I’ve been thinking about this topic for nearly a year and as I’m writing, today is Giving Day; a philanthropic day in the season of giving where we are encouraged to give to a cause and give generously. Rarely do I write about a specific local business because I want this column to reflect generalized business principles that apply across industries. However, I sometimes witness companies doing something so right and so important that I make an exception to highlight business principles in action.
A couple of years back I stumbled across a statistic that floored me. Fully eighty-six percent of all philanthropic giving worldwide is made by the owners of small businesses. Not large corporations but your local family and closely held businesses. Let’s be sure, there are as many ways to give to charities or causes as you possibly can dream of. Some business owners stroke a check and get a tax break for their generosity. That’s nice and necessary for the long-term sustainability of that recipient organization. But then there is another level. I call it abundance.
In my way of thinking, abundance shows up as a donation coupled with time and energy. Check out these two local examples.
First is my friend Jack Acheson, Jr., the chef and owner of The Round Bistro on South New Hope Road. The Round opened in August 2012 and for the entire existence of this place he has promoted a vast array of local non-profits and other entities that serve this local community. I’ve witnessed blood drives, mammogram screenings, pet adoptions and more. Jack recently shared 10% of gross daily receipts with a Susan B. Comen breast cancer event, Gaston County’s Battered Women’s Shelter and the Pediatric Hydrocephalus Foundation in separate functions.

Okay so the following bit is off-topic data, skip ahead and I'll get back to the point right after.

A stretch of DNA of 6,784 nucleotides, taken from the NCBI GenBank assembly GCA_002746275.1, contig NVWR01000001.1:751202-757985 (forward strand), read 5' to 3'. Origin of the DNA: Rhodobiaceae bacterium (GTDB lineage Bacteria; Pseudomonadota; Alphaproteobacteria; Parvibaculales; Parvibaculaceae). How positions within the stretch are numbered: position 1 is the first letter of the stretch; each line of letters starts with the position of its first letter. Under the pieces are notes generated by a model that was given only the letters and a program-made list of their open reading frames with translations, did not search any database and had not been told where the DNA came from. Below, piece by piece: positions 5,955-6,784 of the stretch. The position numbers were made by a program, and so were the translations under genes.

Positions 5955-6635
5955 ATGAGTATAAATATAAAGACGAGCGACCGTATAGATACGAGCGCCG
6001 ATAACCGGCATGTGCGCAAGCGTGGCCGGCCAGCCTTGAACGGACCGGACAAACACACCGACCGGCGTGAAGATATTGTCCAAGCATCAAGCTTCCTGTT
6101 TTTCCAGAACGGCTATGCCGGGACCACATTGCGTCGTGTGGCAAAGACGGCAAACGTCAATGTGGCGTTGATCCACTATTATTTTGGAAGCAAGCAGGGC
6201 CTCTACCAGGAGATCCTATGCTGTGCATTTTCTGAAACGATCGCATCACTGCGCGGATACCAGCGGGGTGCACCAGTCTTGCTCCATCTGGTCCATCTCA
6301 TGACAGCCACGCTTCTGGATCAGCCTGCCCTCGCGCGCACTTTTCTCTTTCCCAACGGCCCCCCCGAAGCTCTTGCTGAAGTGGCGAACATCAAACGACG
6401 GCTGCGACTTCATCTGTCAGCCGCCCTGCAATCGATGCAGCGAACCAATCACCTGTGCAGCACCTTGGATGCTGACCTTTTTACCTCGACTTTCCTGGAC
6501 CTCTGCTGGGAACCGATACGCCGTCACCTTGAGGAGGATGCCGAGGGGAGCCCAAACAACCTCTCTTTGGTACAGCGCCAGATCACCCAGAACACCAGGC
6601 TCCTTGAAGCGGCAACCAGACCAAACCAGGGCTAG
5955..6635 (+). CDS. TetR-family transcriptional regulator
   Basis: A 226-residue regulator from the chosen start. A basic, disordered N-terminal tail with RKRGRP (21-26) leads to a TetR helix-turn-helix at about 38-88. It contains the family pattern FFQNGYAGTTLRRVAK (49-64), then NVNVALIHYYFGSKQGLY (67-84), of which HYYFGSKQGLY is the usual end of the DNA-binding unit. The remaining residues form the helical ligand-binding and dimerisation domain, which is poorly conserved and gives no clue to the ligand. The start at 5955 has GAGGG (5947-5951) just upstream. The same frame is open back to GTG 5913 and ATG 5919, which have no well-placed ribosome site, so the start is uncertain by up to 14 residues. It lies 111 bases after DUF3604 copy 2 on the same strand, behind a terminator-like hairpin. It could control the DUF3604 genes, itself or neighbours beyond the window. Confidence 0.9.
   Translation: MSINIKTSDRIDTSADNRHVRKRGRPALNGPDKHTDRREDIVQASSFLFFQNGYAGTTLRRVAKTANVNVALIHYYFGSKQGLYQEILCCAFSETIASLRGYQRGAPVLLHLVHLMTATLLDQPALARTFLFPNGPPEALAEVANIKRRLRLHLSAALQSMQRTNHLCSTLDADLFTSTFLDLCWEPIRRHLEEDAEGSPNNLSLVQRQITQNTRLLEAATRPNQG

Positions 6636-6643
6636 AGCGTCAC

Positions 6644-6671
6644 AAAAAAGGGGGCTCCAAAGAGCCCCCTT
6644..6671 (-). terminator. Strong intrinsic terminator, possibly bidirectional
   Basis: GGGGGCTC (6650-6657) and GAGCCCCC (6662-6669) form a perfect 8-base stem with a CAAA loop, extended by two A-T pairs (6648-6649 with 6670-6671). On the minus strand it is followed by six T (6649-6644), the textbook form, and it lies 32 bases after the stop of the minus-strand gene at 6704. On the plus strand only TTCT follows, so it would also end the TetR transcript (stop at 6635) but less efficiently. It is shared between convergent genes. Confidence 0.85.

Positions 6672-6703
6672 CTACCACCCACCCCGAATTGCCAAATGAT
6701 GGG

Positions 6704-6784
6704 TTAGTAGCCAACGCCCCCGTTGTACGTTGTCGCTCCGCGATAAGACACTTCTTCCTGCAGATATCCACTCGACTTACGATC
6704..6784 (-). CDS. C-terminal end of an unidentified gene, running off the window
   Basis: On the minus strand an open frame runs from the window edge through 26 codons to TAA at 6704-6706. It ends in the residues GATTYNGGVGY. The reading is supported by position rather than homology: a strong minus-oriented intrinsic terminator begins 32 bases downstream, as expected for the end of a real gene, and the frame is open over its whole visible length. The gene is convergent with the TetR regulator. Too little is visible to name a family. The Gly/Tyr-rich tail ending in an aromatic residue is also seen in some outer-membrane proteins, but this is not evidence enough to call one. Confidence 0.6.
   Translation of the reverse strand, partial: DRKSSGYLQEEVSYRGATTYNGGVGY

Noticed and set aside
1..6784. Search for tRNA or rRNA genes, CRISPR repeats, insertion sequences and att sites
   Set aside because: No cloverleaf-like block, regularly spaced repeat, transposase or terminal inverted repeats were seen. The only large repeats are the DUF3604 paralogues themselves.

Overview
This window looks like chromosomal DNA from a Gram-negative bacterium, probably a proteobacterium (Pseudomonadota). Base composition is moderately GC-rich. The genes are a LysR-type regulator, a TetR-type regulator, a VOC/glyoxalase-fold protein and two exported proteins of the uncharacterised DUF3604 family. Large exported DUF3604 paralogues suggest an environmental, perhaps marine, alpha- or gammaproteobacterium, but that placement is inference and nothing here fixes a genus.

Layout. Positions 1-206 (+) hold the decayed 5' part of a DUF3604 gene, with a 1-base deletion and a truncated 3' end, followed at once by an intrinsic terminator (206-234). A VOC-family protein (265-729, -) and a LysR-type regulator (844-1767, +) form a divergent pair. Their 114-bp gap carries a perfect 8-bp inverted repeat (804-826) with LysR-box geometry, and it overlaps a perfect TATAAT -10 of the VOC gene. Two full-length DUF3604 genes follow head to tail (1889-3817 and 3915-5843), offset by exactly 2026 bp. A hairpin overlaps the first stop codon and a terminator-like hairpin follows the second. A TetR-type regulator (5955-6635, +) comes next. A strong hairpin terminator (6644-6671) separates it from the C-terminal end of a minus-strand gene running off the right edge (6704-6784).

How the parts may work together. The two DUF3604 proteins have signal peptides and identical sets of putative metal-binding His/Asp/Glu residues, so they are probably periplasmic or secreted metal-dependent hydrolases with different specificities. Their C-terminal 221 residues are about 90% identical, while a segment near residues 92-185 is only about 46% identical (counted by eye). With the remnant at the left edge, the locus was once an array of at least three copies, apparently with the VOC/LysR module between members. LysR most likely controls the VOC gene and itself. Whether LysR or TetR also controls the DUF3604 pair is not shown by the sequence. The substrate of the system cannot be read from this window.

When asked why here’s what I got. “It’s my motto that when you take care of me, I’m going to take care of you. Whether it’s my employees or guests, if there is something important they support then I’ll support it too.” And he added, “when you give locally, a greater percentage of the funds go directly to the work of that organization and into the hands of the local people who need it instead of the overhead expenses of some corporate fundraising organizations. There’s comfort in knowing it’s helping locally.” That shouldn’t be too much of a head scratcher for the rest of us.
Then there are Selina and Dennis Lee, owners of W.D. Lee and Company, an industrial machine shop in west Gastonia. It’s not the sort of place you’d ever go. In the background and quietly for years they have supported the Webb Street School students. The Webb Street School is Gaston County’s school for kids with developmental disabilities. Selina and Dennis spend their free time and money searching stores for tuxedos and gowns so the students can dress appropriately for their high school prom. The Lees take care of stylists for the girls and patent leather shoes for the guys. Now think about that. These kids get a day and an event they surely would never have otherwise enjoyed and they remember it forever.
There are all sorts of causes and organizations. In Jack’s words, “there are so many different color ribbons, which one will you choose? As humans, we complicate things too much. Human nature is to be greedy, to give is easy. It comes back three-fold.” No amount of my wordsmithing could have stated that better.
Find something that matters to you, make it really personal. You can’t possibly give to every organization so narrow the field to just a few and give to those with time and energy as well as money.
Go ahead. Take Action today and be abundant during this season of giving. Then go Run a Lap! Business is Fun!
Tony Marder is a Gastonia resident and President of ASM Ventures Corporation. He is a certified business coach and a specialist in preparing strategic business plans. You can reach him for questions or comments at firstname.lastname@example.org